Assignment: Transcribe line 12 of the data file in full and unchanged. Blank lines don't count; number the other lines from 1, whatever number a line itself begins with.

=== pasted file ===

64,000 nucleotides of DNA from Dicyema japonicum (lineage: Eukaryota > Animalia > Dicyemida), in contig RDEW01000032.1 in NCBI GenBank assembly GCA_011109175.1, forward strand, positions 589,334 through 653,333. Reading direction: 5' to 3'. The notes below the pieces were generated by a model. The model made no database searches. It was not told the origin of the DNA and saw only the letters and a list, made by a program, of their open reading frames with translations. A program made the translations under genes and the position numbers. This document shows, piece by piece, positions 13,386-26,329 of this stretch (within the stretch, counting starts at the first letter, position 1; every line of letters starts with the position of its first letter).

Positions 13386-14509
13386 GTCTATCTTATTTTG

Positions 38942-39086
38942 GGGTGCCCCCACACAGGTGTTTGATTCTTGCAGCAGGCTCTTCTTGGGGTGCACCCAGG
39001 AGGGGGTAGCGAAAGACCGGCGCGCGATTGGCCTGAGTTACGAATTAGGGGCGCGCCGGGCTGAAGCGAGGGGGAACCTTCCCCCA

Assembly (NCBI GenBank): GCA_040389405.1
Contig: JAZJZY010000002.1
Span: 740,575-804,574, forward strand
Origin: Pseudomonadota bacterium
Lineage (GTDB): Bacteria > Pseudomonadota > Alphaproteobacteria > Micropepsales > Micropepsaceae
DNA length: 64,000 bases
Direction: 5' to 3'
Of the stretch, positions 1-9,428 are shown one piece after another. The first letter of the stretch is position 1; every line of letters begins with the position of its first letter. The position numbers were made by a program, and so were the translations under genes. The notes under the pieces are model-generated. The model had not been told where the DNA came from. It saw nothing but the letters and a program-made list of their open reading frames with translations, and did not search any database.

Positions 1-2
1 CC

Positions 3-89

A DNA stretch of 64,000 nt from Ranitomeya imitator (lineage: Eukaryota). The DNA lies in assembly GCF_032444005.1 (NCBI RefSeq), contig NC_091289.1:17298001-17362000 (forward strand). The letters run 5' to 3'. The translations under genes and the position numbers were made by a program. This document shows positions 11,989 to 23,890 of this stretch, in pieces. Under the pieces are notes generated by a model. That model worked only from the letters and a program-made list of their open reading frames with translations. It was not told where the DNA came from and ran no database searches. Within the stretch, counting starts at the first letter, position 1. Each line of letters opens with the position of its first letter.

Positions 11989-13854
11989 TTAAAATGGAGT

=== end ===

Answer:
DNA length: 64,000 bases